The women's stories are all the same, about men carrying automatic weapons and flashlights, and breaking into their homes in the middle of the night at the beginning of the Balkan war in April 1992.
After the men had been taken away or killed, the Muslim girls and women were repeatedly raped for weeks or even months by Serb soldiers, before managing to flee in the summer of 1992. Since then the women have had to live with the trauma of what happened, and have spent nearly two decades looking for justice.
The ordeal of the Bosniak women has been thrust into the spotlight again, after it was announced recently that Angelina Jolie is to make a film which will allegedly tell of the love between a Serb rapist and his Muslim victim. The Hollywood star is to begin shooting her first project as a director and scriptwriter, as yet untitled, in Sarajevo next month.
But for victims of mass rapes in Bosnia, the idea of their stories being retold is almost torture. Their faces offer horrified expressions, their hands shake and bodies tremble as they speak, in tears, about events that changed their lives forever.
For Bakira Hasecic, the 55-year-old head of the Women Victims of War (WVW) association, there is no way anyone can turn the trauma of Bosniak women into film.
"What we have gone through cannot be filmed," says Ms Hasecic in Sarajevo. Originally from Visegrad in Bosnia, she is also victim of repeated rape and has dedicated her life to finding the perpetrators and bringing them to justice. "I'm doing all this to prevent our ordeal from ever happening again... but revenge leads nowhere", she told The Independent.
"My only thought was to stay alive because of my children and live enough to point at that man's face any time, before any court," Enisa Salcinovic, 58, said. She heads the Association of Concentration Camp Torture Survivors (ACCTS) in Sarajevo, one of several NGOs that gather together some 20,000 women, all victims of rape in Bosnian war that ended 15 years ago.
For months, Ms Salcinovic was repeatedly raped in front of her children when the conflict broke out. The war resulted in ethnic cleansing of some 250,000 Muslims from Bosnia, with rapes seen as the ultimate humiliation for a defeated enemy.
Ninety per cent of rape victims in Bosnian war were Muslim women, aged between 12 and 80. Most of them are still in therapy, not only because of rape, but also the deaths of children, husbands, parents or siblings, property and homes. Many suffer from chronic diseases caused by psychological trauma. Almost none has returned to their pre-war hometowns, which are now in Bosnian Serb-controlled Bosnia-Herzegovina.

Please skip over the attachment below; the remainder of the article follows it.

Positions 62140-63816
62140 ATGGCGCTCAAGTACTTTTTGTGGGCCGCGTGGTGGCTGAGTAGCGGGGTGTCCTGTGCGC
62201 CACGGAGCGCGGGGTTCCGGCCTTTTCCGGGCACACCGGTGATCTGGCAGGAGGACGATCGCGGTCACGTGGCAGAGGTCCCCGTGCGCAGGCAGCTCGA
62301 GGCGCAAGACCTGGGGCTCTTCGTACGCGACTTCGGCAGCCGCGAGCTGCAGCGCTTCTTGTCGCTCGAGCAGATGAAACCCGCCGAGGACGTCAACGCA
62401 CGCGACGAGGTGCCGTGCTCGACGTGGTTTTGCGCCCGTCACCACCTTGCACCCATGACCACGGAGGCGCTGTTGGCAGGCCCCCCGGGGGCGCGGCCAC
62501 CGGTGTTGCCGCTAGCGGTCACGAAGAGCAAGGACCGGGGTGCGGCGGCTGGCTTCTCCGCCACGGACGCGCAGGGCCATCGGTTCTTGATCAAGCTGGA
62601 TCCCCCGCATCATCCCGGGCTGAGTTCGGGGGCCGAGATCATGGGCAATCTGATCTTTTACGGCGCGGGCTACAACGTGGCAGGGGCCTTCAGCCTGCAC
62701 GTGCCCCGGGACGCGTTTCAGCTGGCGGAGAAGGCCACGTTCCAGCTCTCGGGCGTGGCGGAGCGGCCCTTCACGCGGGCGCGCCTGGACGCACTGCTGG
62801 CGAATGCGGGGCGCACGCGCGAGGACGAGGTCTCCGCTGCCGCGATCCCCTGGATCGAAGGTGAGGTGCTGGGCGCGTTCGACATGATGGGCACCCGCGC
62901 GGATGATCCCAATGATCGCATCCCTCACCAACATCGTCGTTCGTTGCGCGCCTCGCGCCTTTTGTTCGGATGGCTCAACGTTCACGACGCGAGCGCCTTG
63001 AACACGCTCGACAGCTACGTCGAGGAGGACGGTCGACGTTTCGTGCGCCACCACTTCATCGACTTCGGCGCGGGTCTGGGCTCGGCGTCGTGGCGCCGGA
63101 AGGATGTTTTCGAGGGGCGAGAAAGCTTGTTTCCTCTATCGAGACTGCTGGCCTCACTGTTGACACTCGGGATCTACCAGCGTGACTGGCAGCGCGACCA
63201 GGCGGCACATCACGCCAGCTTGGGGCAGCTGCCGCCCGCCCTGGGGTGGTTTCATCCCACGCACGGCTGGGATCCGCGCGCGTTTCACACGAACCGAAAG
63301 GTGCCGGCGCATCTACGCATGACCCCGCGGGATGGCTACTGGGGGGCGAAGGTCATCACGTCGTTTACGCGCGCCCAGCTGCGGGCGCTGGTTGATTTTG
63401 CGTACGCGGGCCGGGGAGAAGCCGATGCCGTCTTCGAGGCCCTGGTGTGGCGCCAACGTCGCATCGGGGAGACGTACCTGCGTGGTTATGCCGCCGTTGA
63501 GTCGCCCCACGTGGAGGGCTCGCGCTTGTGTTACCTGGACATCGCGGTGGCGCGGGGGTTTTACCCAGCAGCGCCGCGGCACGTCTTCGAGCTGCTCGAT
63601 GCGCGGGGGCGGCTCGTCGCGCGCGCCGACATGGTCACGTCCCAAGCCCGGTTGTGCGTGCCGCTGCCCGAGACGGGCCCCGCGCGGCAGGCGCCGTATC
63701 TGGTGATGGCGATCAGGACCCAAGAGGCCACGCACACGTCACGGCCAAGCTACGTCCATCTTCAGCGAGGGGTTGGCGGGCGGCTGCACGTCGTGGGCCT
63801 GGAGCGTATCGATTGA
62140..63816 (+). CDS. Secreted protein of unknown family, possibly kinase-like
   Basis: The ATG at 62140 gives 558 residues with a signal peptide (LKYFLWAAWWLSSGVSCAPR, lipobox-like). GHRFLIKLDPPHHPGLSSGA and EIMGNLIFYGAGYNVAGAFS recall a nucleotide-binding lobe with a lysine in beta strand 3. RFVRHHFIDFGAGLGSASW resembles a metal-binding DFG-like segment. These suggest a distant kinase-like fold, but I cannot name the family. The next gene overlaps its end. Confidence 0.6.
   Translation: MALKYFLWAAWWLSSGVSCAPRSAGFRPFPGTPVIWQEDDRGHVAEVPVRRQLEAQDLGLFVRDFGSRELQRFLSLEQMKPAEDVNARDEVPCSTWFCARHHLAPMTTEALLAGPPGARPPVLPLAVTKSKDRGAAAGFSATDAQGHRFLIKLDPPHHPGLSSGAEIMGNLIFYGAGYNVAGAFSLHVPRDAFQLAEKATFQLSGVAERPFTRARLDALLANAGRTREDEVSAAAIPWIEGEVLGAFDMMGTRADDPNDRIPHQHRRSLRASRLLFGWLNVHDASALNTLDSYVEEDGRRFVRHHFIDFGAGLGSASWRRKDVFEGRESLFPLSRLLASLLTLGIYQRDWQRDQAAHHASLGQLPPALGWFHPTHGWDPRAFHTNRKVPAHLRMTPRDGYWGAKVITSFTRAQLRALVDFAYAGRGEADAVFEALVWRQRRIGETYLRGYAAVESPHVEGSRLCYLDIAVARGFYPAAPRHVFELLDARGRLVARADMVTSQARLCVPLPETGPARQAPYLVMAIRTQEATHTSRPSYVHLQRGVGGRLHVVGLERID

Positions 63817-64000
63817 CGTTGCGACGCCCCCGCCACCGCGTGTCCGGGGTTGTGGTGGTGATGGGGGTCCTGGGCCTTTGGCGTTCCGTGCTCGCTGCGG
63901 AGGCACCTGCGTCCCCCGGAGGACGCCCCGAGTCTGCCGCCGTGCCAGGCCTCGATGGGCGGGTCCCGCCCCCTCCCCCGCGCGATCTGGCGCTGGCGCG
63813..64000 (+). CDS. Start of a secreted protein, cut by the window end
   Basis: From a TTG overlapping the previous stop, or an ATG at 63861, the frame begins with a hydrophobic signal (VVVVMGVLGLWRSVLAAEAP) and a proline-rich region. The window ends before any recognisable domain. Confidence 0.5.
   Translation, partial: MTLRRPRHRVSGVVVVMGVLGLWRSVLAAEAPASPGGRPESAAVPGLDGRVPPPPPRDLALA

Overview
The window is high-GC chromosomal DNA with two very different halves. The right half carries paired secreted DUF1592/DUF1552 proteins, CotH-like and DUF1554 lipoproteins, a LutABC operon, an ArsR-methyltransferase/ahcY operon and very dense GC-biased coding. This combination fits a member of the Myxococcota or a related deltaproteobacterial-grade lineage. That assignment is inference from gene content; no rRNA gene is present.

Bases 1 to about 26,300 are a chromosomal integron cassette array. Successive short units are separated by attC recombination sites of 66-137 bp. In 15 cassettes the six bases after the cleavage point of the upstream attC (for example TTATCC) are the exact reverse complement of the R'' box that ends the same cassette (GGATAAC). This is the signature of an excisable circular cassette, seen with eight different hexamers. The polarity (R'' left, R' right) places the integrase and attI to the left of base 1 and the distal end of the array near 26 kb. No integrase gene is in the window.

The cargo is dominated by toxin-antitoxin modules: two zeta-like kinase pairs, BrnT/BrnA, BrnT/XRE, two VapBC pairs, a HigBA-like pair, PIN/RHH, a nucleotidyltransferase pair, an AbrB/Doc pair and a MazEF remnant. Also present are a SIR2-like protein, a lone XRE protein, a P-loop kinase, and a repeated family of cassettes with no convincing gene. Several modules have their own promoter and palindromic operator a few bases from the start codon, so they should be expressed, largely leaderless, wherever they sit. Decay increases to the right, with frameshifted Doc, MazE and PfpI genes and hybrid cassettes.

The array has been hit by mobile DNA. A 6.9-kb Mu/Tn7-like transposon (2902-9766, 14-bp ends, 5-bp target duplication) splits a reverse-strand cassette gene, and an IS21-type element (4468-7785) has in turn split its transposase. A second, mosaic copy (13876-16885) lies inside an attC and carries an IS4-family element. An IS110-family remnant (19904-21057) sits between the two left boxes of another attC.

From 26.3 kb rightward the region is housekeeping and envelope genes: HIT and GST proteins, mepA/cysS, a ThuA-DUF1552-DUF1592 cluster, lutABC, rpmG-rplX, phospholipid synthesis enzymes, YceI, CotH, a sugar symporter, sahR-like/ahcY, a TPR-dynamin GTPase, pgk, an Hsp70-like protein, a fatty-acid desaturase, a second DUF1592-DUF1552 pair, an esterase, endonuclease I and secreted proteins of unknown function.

Hundreds, possibly thousands, of girls and women got pregnant, but terminated pregnancies once they fled to Muslim-controlled parts of the country in 1992 or 1993.
As many as 200 gave birth to children, but put them out to adoption or sent them to orphanages. Only a few kept their children, mostly hiding the gruesome truth about their fathers.
The raped women were widely stigmatised in the conservative Muslim society, and many were rejected by their families as details of their ordeal emerged. NGOs have been supporting and registering the women since 1995, and now they are entitled to receive what many consider to be a meagre €250 a month in state support.
Experts, such as Sarajevo psychiatrist Dr Dubravka Salcic, prefer to call these women "survivors" of the rapes. "That gives hope, shows their strength to go on. It takes courage to admit what happened and these women deserve all the support. But their wounds will never heal," he said.
The eight sentence synopsis by Ms Jolie, obtained by The Independent, does not mention rape but says the young characters Lejla and Danijel are separated by the war, and meet again later, under changed circumstances. Danijel is a prison camp commander and Lejla an inmate. "Danijel tries to find the best solution that would be acceptable for all. The question is if such a solution exists at all," the synopsis reads.
The international war crimes tribunal in The Hague, along with domestic courts in Sarajevo, have so far passed sentences totalling 500 years against the perpetrators of the mass rape of Bosniak women.
"It's for us to tell the truth," says Jasmina, a survivor and a prosecution witness in several cases. She and her young daughter were raped in Foca in 1992. "But I'm not satisfied [with the prison sentences], a couple of years and that's it. And every statement I give opens up the old wounds that can never go away."
Art irritating life
* Julia Roberts managed to upset villagers in India last year when she was filming her recent movie, Eat, Pray, Love. Locals in the town of Pataudi say that the film, which used a local temple, interrupted Navratri, one of the year's most important religious festivals.
* A year before getting annoyed with Ms Roberts, Mike Myers felt the wrath of India's Hindus, who argued that his movie, The Love Guru, undermined religious sentiment. In the film Myers played Guru Pitka, who moved to the US to resolve the marital problems of a Canadian ice hockey player.
* Residents of the Romanian village of Glod, where Sacha Baron Cohen's Borat was filmed, threatened to sue the movie's makers, arguing it showed them to be savages. The case was dismissed.